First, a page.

Previously: Windows 8: The View From 36,000 Feet
Today Microsoft is releasing a preview of the next version of Windows, an update named “Windows 8.1” that will be available in final form later this fall.
To understand where it fits, let’s take a stroll down memory lane.
In 2007, Microsoft released Windows Vista, with a number of striking visual changes from Windows XP. There were many reasons that Vista failed in the market but one contributing factor was that many people were familiar with Windows XP and just didn’t want to learn something new.
Less than three years later, Microsoft released Windows 7, which was similar to Vista in most ways, both visually and under the hood. There were, however, a myriad of small changes, all for the better, and many of the same people who complained about Vista were by then used to the new appearance of things.
The result was that Windows 7 was almost universally acclaimed as a great operating system and it became the new standard in businesses and homes worldwide.
When Windows 8 was released in 2012, it had striking visual changes from Windows 7, particularly the tiled Start screen that replaced the Start menu. There has been strong pushback from many people who don’t want to learn something new.
Can you guess what the strategy is for Windows 8.1?
Windows 8.1 has a myriad of small changes from Windows 8, all for the better. It’s only been a year but Microsoft hopes to repeat history by encouraging the perception that Windows 8.1 fixes the “problems” with Windows 8.
Many of the changes in Windows 8.1 are designed to soften the adjustment from Windows 7 and bring back some familiar landmarks. At the same time, Microsoft hopes that you have seen the new Start screen often enough that you are no longer frightened by it. The combination might be enough to convince businesses to begin adopting Windows 8 – and that’s where the real sales figures are generated. It might work. Microsoft is aggressively pushing the improved business features in Windows 8.1 and Gartner analysts have written a report telling businesses to start deploying Windows 8.1.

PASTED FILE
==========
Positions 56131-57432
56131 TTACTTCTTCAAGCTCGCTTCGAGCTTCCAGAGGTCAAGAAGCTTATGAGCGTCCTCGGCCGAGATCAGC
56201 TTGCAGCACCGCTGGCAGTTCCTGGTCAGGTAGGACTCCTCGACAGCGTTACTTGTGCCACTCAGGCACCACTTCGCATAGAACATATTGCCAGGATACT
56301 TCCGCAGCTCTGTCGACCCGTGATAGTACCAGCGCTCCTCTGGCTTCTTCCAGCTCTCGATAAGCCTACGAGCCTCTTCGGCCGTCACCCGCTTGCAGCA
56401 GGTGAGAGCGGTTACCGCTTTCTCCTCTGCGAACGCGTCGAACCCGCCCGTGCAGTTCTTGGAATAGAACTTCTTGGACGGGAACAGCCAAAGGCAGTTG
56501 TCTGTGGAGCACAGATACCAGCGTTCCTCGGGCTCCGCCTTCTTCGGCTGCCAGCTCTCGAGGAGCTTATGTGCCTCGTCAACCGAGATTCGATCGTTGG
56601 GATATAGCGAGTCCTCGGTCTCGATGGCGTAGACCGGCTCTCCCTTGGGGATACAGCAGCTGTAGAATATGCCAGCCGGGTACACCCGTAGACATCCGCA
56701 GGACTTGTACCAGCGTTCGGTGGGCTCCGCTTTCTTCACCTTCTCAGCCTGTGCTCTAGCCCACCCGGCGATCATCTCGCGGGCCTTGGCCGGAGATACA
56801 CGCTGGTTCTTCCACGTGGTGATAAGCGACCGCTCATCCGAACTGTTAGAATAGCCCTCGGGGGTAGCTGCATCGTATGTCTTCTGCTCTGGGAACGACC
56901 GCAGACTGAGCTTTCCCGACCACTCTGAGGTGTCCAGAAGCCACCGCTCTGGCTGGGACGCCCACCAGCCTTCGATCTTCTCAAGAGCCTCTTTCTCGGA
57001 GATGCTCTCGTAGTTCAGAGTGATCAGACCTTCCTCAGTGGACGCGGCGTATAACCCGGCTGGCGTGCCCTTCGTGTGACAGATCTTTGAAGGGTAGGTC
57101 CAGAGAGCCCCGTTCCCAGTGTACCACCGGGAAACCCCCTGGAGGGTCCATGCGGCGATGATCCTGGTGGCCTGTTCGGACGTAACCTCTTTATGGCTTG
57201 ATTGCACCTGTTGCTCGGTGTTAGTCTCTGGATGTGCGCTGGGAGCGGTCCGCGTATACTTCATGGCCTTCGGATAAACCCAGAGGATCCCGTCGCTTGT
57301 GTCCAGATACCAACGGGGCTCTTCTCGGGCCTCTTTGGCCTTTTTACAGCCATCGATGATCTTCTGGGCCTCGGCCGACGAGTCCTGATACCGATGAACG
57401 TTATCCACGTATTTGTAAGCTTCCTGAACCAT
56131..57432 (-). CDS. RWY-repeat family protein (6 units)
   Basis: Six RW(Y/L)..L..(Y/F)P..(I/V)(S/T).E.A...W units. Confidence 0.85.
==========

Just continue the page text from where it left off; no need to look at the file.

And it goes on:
Windows 8.1 will be a free upgrade for all Windows 8 users. There are upgrades for Windows 8 and Windows RT, as well as significant upgrades for all versions of Windows Server. An update will follow early next year for Windows Phone 8. Any Windows 8 user can install the preview released today but there is a catch – if you install the preview, you’ll have to reinstall Windows and all of your programs from scratch when the final version of Windows 8.1 is released in a few months. I’ll do that, but you should probably wait.
The change in Windows 8.1 that will generate the most attention is the presence of a Start button on the desktop. This is a trivial change but some people will be comforted to see a button in the lower left and it addresses a frequent criticism of Windows 8. Don’t misunderstand, though – the Start button does not bring up a Start menu like Windows 7! It takes you to the Start screen, just like the Windows key on the keyboard does today.
There will be an option to boot directly to the desktop instead of going to the Start screen, again for the comfort of desktop users who spend most of their time using traditional Windows programs. See what I mean? Little changes. But there are a lot of them, and cumulatively they will make the Windows 8.1 experience more comfortable.
There’s one small change that I think will be more important than most people realize. It is jarring now to go to the Start screen, with tiles on a solid or lightly-patterned background that has no visual relationship to anything else. In Windows 8.1 you’ll have the option to use your wallpaper as the background for the Start screen, which will provide some continuity and a more comfortable experience.
Right-clicking the Start button will reveal a menu that includes commands to shut down or restart the computer. Currently the power commands are hidden in the Charms menu under “Settings,” which has been unintuitive and frustrating.
There is much more. Microsoft is experimenting with a new twist on searches that return results from your computer and the web in a visually striking format; time will tell if that’s a good idea. Skydrive is integrated into Windows, with no more need for a separate app. There is more flexibility in running multiple full-screen Metro apps side-by-side. The Windows Store is getting a much-needed overhaul. More PC settings have completed their migration from Control Panel to PC Settings.
There are no big changes and no pullback by Microsoft from its commitment to the tiled Start screen and full-screen Metro apps. You’ve seen those for a year now and they’re starting to look familiar, aren’t they? Microsoft hopes we’re well into the transition to the new look that allows Windows to work on smaller screens and mobile devices.
Don’t wait for Windows 8.1 if you’re considering a new computer! Windows 8 works fine today and you’ll be able to upgrade to Windows 8.1 in a few months with a minimum of fuss. In fact, if you get some experience with Windows 8 now, you’ll appreciate the upgrade even more.